Parents and experts alike often say that children are like sponges, constantly soaking up everything they see and hear. This is exemplified through research out of Cornell University, as the study explores how young children learn about cause and effect through their everyday experiences. It’s only natural that a great deal of what children pick up comes from their parents.
In a recent article by The Urban Child Institute, a nonprofit aimed at the well-being of children, the institute discusses the fact that direct life experiences have a huge impact on a child’s brain, even as young as 2 years old. The institute notes that children are particularly at risk to any persistent negative experiences at this time, but these early years can also act as a significant opportunity for parents and other authority figures to positively influence children early on.
What better way to take advantage of this opportunity than by taking actions that set great examples for your kids? Here are four things you can do as a parent to positively influence your children.
Laugh with your spouse
Research shows that the way you and your spouse interact in front of kids can have a profound effect on them.
In an article posted on Psychology Today, Lisa Firestone, clinical psychologist and director of research and education with Glendon Association, writes about the feelings of guilt that children can often have when their parents’ relationship is not going so smoothly.
“[Children] often feel they must take care of the emotional needs of everyone; a pressure that can leave a child feeling depressed and stressed," Firestone says.
When you laugh and smile with your spouse in front of your children, it makes them feel more stable and secure, and Firestone notes that when the parents are happy, their children feel happy too. So take the time to laugh, smile, joke and play with your spouse as often as you can, as there are numerous benefits for everyone.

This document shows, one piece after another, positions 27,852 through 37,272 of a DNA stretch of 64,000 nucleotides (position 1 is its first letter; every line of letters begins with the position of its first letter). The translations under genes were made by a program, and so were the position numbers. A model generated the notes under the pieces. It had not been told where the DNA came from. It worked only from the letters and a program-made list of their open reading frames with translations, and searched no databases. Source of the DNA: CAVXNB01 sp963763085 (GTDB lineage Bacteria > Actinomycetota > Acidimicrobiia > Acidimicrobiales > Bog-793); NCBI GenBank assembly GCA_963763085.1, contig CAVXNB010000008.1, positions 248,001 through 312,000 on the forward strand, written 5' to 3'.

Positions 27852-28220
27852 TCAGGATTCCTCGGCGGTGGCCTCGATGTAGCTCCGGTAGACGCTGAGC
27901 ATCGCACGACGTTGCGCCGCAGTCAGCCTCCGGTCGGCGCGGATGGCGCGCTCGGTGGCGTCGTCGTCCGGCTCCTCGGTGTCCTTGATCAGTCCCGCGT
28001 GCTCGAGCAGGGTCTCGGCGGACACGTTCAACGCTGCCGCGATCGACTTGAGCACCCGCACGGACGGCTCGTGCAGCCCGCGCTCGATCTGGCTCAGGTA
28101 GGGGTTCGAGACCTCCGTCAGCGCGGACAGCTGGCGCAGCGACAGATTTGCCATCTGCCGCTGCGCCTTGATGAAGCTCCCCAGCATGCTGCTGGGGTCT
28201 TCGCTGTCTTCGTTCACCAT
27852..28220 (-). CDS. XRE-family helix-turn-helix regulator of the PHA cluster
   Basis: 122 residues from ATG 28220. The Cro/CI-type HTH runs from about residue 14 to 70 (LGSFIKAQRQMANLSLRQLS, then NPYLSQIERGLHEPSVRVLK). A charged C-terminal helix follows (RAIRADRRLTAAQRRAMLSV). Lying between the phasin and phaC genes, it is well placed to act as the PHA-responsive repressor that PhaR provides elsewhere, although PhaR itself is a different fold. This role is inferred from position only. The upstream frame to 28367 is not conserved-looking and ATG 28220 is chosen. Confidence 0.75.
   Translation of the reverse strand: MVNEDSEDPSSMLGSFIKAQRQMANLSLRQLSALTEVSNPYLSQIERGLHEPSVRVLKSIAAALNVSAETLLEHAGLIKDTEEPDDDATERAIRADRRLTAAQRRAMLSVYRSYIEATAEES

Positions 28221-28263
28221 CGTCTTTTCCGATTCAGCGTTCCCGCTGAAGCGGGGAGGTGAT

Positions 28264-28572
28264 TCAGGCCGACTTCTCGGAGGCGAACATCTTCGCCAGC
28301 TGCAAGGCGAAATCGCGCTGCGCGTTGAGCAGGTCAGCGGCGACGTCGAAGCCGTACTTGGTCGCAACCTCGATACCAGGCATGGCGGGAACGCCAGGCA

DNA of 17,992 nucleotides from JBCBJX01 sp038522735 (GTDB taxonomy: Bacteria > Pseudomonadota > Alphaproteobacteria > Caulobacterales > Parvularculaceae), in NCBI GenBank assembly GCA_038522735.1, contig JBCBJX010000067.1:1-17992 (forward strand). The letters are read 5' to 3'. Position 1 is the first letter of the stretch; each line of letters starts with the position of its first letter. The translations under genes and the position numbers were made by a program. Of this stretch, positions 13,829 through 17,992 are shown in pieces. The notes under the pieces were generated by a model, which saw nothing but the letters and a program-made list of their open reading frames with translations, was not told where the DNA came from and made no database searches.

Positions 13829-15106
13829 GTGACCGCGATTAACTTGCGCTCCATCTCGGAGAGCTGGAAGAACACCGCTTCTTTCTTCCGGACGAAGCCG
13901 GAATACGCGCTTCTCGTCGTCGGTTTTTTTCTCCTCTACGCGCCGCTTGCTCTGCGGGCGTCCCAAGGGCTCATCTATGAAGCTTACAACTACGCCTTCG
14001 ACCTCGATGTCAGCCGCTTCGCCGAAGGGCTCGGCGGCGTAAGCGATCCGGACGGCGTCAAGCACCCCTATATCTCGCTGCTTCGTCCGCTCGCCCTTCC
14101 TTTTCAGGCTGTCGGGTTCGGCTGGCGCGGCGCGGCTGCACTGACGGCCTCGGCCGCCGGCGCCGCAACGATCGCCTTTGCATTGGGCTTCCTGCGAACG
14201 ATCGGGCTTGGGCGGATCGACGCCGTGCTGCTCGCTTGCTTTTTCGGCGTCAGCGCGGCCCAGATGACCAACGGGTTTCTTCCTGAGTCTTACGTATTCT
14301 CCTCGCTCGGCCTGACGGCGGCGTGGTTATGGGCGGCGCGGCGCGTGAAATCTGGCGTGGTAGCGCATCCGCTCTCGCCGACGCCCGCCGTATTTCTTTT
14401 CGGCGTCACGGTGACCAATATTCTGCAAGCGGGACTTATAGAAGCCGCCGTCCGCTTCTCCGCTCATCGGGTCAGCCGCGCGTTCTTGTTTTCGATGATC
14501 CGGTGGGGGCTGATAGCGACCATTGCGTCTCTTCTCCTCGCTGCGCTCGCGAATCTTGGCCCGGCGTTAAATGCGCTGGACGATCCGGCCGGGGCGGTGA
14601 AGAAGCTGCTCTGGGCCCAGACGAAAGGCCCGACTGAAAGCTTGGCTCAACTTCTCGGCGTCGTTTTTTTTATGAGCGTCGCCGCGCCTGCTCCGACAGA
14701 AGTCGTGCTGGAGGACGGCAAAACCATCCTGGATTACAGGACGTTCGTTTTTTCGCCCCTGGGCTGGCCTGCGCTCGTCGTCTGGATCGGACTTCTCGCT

Go to your child’s school events
A 2012 study from North Carolina State University, Brigham Young University and the University of California-Irvine found that the more parents become involved in their child’s school life, the higher that child will perform academically.
Toby Parcel, a professor at North Carolina State and co-author of the study, noted that attending school events and getting involved in your child’s school life “is where the payoff is” in regards to academic achievement.
Perhaps you can make time to visit your child’s classroom once a month as a room-parent, or volunteer at their annual book fair. When your child sees you making his school activities a priority, he sees just how important school is.
Cook healthy meals at home
Childhood obesity is not a new problem. The Centers for Disease Control found that in 2012, more than one third of children and adolescents were overweight or obese and that childhood obesity has doubled in children in the last 30 years.
Eating healthy is a simple yet highly effective way to set a great example for your children, for your health and theirs. A study published by the American Journal of Clinical Nutrition found that the main culprit responsible for childhood obesity is not fast food, but in fact the observed and learned food and eating habits that children see at home. Showing your children how to cook nutritious but still delicious meals is one thing they must see growing up.
Put your smartphone down
It’s not just kids that are guilty of the smartphone obsession.
A 2014 NPR article cited an anthropological study conducted by Boston Medical Center, where researchers observed 55 different sets of parents eating dinner with young children. They found that 40 out of the 55 parents used a mobile phone at some point during the meal, and many were more interested in the phone than the children.
Setting the example of putting the smartphone away and out of sight when at a family meal may resonate with the kids and their own future behavior with smartphones. Showing them that face-to-face interactions are more important than looking at a screen is something that kids today desperately need to see.
Email: firstname.lastname@example.org Twitter: @leahperri23